Geopolitical fragmentation also presents opportunities in regions that benefit from the supply chain reconfiguration such as India and Mexico, he said. In addition, there remains a large gap in financing in the energy transition, he added.
GIC has an estimated $770 billion in assets.
The explosion of innovation and the amount of private capital that investors are willing to put to work and make longer-term bets is cause for optimism as well, his fellow panelists agreed.
In dramatically changing times such as now, new technologies have a chance to actually matter, for instance in areas such as artificial intelligence and vaccines, said Noubar Afeyan, chair of biotechnology company Moderna, which he co-founded in 2000 through his venture capital firm Flagship Pioneering.
"The mRNA vaccine has existed for 10 years. But the moment in which it actually became possible to do this at a global scale, actually was a result of the crisis. And the question is what opportunities are they going to present? … And I think that's where entrepreneurs and innovators have to realize it's not the time to retreat. This may be a once-in-a-generation opportunity to have the ability to matter," he said.
Flagship Pioneering has deployed over $3.4 billion in capital to startups.
John Waldron, president and chief operating officer of Goldman Sachs, agreed that there is a lot of capital on the sidelines that has been set aside for life sciences, AI, continuous software development, and decarbonization technology.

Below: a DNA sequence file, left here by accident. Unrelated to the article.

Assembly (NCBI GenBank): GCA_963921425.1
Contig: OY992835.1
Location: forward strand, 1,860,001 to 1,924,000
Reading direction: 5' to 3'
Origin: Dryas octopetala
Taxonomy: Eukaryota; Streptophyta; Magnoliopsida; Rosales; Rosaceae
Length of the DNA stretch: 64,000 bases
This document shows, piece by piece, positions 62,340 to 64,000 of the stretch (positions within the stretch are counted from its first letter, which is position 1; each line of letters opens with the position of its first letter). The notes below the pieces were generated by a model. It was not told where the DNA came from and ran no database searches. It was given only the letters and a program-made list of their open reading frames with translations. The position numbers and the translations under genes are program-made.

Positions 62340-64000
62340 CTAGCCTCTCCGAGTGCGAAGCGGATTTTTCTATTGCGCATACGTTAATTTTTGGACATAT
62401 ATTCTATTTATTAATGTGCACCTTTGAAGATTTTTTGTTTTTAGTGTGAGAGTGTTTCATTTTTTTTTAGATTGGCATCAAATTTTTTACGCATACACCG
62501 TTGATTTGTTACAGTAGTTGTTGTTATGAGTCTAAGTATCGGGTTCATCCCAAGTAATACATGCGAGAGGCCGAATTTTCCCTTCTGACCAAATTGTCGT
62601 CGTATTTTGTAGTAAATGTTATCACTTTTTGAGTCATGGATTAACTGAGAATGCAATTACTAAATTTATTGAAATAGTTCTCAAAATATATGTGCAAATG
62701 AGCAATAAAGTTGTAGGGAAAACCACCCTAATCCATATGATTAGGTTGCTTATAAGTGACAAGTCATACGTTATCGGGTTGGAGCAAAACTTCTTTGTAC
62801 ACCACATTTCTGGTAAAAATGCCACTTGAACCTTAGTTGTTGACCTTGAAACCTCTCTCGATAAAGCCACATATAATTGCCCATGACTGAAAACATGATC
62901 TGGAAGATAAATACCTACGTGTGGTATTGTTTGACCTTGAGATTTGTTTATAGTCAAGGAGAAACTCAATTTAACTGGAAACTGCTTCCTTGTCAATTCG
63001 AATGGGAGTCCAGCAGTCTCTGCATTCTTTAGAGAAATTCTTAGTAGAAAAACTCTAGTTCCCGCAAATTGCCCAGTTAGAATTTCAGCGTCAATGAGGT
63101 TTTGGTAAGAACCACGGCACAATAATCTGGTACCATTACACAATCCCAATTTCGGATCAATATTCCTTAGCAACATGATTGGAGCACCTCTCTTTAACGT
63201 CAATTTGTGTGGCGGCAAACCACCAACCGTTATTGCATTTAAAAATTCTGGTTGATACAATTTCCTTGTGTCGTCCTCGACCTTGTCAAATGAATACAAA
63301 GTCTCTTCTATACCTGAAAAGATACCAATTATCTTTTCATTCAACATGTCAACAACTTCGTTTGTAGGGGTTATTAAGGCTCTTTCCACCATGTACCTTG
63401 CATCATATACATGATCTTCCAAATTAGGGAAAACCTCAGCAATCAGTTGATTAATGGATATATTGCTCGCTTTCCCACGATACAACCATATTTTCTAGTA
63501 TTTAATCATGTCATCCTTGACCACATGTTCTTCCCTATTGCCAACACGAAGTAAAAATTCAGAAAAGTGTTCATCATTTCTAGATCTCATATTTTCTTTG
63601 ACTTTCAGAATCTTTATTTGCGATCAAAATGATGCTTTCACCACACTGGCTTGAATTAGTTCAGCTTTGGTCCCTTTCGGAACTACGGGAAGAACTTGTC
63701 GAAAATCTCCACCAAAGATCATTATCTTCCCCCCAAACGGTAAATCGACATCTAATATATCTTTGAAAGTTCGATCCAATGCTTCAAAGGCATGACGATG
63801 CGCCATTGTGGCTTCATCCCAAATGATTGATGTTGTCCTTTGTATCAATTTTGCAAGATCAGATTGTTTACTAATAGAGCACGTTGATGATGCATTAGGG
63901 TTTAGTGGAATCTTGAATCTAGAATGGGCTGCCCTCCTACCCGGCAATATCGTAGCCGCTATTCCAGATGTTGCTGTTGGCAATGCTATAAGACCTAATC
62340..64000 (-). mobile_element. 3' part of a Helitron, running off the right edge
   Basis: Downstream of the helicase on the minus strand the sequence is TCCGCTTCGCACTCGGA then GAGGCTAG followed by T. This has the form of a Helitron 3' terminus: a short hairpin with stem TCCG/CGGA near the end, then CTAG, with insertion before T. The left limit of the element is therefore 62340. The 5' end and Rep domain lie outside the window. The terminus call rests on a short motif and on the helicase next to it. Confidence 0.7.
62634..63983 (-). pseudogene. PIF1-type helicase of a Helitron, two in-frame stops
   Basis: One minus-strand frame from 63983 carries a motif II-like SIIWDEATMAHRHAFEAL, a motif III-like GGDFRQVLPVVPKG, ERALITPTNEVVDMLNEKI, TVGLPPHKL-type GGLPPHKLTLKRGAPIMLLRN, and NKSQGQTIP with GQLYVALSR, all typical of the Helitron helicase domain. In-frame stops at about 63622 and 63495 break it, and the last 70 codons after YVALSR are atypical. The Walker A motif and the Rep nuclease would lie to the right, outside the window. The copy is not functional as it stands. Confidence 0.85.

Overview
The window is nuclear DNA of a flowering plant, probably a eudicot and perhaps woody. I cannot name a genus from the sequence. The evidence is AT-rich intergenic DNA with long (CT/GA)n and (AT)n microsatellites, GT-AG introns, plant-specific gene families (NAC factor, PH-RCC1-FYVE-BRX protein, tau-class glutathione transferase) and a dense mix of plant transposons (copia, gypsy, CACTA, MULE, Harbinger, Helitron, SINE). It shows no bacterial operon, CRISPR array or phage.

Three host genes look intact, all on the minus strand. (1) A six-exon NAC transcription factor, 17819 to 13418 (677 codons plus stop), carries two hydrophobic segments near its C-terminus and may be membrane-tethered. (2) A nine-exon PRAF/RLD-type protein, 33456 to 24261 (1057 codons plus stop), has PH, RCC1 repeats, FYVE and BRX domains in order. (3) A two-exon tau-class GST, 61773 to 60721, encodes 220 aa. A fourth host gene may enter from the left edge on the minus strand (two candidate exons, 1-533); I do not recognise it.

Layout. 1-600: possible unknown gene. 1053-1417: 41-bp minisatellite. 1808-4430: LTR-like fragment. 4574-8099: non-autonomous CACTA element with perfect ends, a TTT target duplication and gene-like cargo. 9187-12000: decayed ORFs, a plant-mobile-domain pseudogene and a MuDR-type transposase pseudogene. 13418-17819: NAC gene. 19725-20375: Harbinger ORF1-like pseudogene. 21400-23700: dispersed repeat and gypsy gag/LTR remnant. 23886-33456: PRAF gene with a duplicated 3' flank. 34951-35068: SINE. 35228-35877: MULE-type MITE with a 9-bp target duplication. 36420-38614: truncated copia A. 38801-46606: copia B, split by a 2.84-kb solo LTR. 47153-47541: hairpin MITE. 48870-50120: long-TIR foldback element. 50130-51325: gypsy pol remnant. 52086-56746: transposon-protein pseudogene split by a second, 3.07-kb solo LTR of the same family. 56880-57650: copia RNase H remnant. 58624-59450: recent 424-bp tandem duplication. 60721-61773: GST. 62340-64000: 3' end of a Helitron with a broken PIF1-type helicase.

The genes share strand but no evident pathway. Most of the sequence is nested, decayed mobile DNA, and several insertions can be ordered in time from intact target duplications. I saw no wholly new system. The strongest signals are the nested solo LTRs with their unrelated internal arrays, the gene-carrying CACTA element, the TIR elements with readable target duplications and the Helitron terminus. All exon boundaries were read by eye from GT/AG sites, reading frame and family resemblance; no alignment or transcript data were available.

"With our clients, we see an enormous desire and demand for private capital to fund these opportunities with longer duration and recognition of the risks that are intertwined with making those investments," he said. However, he noted that with higher inflation, higher rates can make it harder to make those investments.
Private assets are also starting to go for sizable discounts in the secondary markets, said Jenny Johnson, president and CEO at Franklin Templeton, which had $1.37 trillion in assets under management as of Sept. 30.
"You have a huge number of pension funds and institutions that own private assets. They're not getting the same kind of distributions they historically received. They have capital calls, and they're potentially overweighted in the category," she said.
These investors are under pressure to sell these assets to get them off the balance sheet at discounts of 18%-20% for private equity, 22% for real estate, and 60% for late-stage venture capital.
"It's really about people need to get this off their balance sheet, not about it being a bad asset," she said.